Why Every Independent School needs a list of Specific Unknown Problems!

Originally posted on 3 April 2017

It's that time of year again, when schools are starting to plan their network upgrade projects for the summer holidays. And if only we could list every unknown problem that might occur, it would make all our lives so much easier! 

Of course with technology being technology, it never seems to work quite like that. We only have to think about any high-profile public sector ICT project to know that these things are rarely brought in successfully on time and within budget, with a fanfare from the delighted user base! 

And to expect our schools’ Network Managers to deliver what are now often highly complex ICT projects on their own over the school holidays can be an unrealistic expectation. We have to bear in mind that delivering ICT infrastructure projects requires a whole raft of specialist skills ranging from systems design (a specialist skill in its own right), to systems installation, people management, project management, risk management and organisational skills. 

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Then put this against the backdrop of a schools' operational environment: often hundreds of software applications, not always inventoried, and indeed sometimes not on the Network Manager's radar at all. Downtime windows confined to school holidays. The need to structure the project plan around certain days or rooms where the system needs to be operational, such as on exam result days or periods where certain facilities are let for summer schools. A plethora of rooms, buildings and keys. Laptops, some of which will invariably have been taken off site. The need to liaise with third parties such as software suppliers over a period when many people are away. Key users who aren't available for testing or training as they are on holiday. And the vagaries of technology, where something doesn't quite do what it says on the tin!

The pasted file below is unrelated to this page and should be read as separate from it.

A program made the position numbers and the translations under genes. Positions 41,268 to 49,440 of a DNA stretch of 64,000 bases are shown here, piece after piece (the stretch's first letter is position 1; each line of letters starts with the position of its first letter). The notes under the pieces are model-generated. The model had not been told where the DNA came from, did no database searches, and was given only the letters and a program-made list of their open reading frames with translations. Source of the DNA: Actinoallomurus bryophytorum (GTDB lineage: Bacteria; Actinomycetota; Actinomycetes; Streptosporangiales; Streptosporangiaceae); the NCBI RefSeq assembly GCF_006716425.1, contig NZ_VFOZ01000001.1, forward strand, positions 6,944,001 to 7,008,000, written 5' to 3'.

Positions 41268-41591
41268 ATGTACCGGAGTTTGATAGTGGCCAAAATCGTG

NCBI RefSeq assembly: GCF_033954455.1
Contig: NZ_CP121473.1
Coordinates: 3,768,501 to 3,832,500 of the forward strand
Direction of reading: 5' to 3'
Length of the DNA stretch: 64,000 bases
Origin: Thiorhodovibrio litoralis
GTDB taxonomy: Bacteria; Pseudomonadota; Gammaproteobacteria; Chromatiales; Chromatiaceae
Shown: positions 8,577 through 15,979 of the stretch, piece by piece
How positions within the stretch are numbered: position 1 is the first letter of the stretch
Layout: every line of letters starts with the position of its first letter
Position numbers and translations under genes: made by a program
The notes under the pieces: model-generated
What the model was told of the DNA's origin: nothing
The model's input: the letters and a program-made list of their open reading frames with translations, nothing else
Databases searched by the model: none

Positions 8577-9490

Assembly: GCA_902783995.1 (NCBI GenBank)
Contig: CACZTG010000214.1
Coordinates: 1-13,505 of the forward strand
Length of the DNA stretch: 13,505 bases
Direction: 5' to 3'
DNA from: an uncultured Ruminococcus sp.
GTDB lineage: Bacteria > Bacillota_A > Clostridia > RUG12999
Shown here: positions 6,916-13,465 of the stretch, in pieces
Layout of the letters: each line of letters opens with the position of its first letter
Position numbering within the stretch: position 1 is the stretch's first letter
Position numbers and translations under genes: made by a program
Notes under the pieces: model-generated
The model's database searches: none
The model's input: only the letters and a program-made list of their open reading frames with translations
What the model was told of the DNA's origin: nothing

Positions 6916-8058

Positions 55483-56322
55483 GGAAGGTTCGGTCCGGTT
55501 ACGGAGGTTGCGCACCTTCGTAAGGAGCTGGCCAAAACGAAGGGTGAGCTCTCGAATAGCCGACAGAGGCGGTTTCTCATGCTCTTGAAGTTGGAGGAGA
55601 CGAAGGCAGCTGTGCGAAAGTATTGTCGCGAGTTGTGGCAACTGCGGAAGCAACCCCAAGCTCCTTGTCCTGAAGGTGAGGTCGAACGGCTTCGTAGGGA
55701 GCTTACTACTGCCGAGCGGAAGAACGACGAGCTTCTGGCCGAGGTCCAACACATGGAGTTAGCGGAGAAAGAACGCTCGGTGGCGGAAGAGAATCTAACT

Then there’s the increasingly critical need to build in cyber security and data protection from the ground floor up in any new or upgraded systems, again a specialist skillset in its own right. 

Added to this, we need to remember that these types of projects are not something our Network Managers do every day, and just like anything any of us are doing for the first time, it is unlikely to go as smoothly as if we had done it many times before. So perhaps it is little wonder that schools sometimes experience disruption at the start of term in September, when ICT projects have over run! 

The key to success in these projects lies in the planning. Whilst none of us have a crystal ball to be able to anticipate every problem that may occur, having a breadth of experience in carrying out these type of projects means that many of the "unknown problems" that might present a challenge to in-house ICT staff, will actually be "known issues" to someone with wider experience, and can be planned for accordingly.

And let’s not lose sight of the fact that, with a helping hand to support them to succeed, these exciting projects not only enhance the schools’ learning environment, but also offer a fantastic development opportunity for schools’ Network Managers.

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